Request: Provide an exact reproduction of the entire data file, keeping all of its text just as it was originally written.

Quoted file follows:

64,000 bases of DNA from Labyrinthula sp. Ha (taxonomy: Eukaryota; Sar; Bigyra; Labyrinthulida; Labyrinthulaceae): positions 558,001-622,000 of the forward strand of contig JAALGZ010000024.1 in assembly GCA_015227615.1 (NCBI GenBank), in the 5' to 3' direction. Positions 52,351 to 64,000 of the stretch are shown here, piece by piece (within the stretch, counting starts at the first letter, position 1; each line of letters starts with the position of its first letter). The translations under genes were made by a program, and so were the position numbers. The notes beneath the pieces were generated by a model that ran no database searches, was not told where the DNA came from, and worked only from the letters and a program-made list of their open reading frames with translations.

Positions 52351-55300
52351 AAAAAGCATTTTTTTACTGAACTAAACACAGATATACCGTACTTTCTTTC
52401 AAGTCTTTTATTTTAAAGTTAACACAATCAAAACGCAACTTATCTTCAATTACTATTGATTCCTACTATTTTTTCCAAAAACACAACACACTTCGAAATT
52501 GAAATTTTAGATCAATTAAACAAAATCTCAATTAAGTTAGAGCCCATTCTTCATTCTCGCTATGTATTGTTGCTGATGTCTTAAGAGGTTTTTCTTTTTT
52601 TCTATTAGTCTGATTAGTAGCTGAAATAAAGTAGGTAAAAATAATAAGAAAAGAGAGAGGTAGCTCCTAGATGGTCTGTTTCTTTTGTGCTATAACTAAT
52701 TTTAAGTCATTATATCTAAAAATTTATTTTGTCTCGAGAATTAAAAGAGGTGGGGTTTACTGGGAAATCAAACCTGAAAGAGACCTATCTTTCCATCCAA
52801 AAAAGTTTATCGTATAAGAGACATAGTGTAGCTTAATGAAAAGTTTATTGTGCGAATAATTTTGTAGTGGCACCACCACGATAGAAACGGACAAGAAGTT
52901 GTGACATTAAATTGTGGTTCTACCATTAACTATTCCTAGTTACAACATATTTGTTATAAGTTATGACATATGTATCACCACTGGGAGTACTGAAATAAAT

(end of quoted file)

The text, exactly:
64,000 bases of DNA from Labyrinthula sp. Ha (taxonomy: Eukaryota; Sar; Bigyra; Labyrinthulida; Labyrinthulaceae): positions 558,001-622,000 of the forward strand of contig JAALGZ010000024.1 in assembly GCA_015227615.1 (NCBI GenBank), in the 5' to 3' direction. Positions 52,351 to 64,000 of the stretch are shown here, piece by piece (within the stretch, counting starts at the first letter, position 1; each line of letters starts with the position of its first letter). The translations under genes were made by a program, and so were the position numbers. The notes beneath the pieces were generated by a model that ran no database searches, was not told where the DNA came from, and worked only from the letters and a program-made list of their open reading frames with translations.

Positions 52351-55300
52351 AAAAAGCATTTTTTTACTGAACTAAACACAGATATACCGTACTTTCTTTC
52401 AAGTCTTTTATTTTAAAGTTAACACAATCAAAACGCAACTTATCTTCAATTACTATTGATTCCTACTATTTTTTCCAAAAACACAACACACTTCGAAATT
52501 GAAATTTTAGATCAATTAAACAAAATCTCAATTAAGTTAGAGCCCATTCTTCATTCTCGCTATGTATTGTTGCTGATGTCTTAAGAGGTTTTTCTTTTTT
52601 TCTATTAGTCTGATTAGTAGCTGAAATAAAGTAGGTAAAAATAATAAGAAAAGAGAGAGGTAGCTCCTAGATGGTCTGTTTCTTTTGTGCTATAACTAAT
52701 TTTAAGTCATTATATCTAAAAATTTATTTTGTCTCGAGAATTAAAAGAGGTGGGGTTTACTGGGAAATCAAACCTGAAAGAGACCTATCTTTCCATCCAA
52801 AAAAGTTTATCGTATAAGAGACATAGTGTAGCTTAATGAAAAGTTTATTGTGCGAATAATTTTGTAGTGGCACCACCACGATAGAAACGGACAAGAAGTT
52901 GTGACATTAAATTGTGGTTCTACCATTAACTATTCCTAGTTACAACATATTTGTTATAAGTTATGACATATGTATCACCACTGGGAGTACTGAAATAAAT